The Alberta Gaming, Liquor and Cannabis government agency has lifted the long-standing cap on video lottery terminals (VLTs) in response to a request from the Edmonton International Airport, allowing for more VLTs to be installed in the province’s two biggest airports. The move provides an opportunity for airport authorities to generate additional revenue streams, especially in light of the COVID-19 shutdowns that have left many airports with mounting debts.
The AGLC created a new category of license holders called Airport Entertainment Centres, with a maximum of 49 terminals located in areas that prohibit minors. Currently, only airport authorities in Edmonton and Calgary have access to this emerging revenue stream.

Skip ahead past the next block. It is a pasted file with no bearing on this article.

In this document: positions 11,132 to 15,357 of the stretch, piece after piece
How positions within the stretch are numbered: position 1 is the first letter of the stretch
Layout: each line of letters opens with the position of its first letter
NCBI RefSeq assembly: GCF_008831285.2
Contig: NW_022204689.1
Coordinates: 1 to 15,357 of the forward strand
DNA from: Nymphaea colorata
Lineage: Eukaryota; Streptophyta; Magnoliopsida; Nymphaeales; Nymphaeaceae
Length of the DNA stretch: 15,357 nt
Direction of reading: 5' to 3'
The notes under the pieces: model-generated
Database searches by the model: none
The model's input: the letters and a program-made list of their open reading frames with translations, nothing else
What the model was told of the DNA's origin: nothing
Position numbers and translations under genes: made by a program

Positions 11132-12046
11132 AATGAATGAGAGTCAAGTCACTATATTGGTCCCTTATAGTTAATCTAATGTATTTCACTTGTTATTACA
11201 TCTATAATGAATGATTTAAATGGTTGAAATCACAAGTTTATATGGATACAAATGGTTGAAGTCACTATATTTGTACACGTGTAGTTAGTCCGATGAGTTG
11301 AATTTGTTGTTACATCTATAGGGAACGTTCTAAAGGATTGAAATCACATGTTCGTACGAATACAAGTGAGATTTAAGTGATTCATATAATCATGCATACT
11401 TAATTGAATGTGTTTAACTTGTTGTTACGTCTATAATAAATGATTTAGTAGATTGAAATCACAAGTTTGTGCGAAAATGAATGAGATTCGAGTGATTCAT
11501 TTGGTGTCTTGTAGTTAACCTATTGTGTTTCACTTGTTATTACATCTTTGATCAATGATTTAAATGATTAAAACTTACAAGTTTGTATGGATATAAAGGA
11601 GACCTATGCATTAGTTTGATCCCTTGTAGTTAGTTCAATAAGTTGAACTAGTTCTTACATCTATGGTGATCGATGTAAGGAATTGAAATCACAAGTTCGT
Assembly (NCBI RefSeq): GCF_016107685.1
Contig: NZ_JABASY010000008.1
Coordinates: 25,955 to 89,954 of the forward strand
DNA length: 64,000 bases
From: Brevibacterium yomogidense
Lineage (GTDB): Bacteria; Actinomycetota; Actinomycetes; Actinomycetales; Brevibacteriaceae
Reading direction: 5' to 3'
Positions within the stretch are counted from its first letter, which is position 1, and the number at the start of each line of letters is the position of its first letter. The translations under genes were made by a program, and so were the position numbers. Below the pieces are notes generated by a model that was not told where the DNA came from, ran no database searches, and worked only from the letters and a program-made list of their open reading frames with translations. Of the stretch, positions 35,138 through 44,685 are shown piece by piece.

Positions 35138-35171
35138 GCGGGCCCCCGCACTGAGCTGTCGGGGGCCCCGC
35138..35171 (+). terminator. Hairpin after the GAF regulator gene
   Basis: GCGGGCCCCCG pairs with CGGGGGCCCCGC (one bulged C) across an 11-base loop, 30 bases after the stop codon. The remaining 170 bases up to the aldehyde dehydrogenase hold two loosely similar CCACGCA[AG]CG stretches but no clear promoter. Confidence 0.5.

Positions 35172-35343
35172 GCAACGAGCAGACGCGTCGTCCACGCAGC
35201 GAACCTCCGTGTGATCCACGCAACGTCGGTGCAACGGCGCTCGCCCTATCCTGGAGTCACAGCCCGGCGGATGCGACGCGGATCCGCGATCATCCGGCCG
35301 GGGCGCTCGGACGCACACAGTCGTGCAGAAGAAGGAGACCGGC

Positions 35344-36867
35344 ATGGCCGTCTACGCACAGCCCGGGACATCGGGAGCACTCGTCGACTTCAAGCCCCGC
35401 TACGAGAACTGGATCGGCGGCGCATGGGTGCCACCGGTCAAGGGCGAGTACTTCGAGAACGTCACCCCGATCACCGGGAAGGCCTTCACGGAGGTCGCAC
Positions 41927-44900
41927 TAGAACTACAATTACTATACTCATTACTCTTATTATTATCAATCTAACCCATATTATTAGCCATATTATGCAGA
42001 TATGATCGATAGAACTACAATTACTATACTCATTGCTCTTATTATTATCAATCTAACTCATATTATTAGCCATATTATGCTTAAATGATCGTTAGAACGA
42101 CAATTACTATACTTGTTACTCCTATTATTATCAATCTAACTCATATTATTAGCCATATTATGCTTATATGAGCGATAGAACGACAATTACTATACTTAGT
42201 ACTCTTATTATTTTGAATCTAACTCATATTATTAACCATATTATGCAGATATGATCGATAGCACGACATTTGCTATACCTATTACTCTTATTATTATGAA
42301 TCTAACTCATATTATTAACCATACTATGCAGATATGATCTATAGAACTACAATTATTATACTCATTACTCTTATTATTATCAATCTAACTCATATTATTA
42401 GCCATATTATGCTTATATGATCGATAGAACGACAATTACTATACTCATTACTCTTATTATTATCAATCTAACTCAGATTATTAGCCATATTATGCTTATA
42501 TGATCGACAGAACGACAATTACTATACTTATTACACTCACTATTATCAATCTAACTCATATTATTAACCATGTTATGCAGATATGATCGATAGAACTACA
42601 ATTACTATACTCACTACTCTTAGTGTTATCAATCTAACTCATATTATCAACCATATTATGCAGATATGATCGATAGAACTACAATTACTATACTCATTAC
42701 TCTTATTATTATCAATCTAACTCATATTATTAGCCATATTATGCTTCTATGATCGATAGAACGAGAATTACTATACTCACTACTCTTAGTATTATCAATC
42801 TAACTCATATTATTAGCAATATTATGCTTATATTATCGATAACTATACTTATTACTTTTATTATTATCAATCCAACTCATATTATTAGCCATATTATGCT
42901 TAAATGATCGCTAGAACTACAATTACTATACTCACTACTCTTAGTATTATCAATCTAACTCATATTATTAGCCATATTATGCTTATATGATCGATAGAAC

The Edmonton airport owns 14 VLTs, and the government’s general revenues receive 85% of the earnings, with the remaining 15% going to the airport authority. The Edmonton airport estimates VLT earnings of $174,000 since opening last fall and a $1 million share of revenues for the current fiscal year. The provincial government predicts its share will be $4.7 million in 2023-24.
Many Canadian airports are still dealing with slow recovery times and accumulating debt, leading to the need for new and diverse revenue sources. While Toronto’s Pearson International Airport and the Calgary Airport Authority have looked for alternative revenue streams that do not involve lottery games, the Edmonton airport has turned to VLTs. Some communities in Alberta continue to ban VLTs, but the province has increased the number of VLTs permitted from 6,000 to 6,098.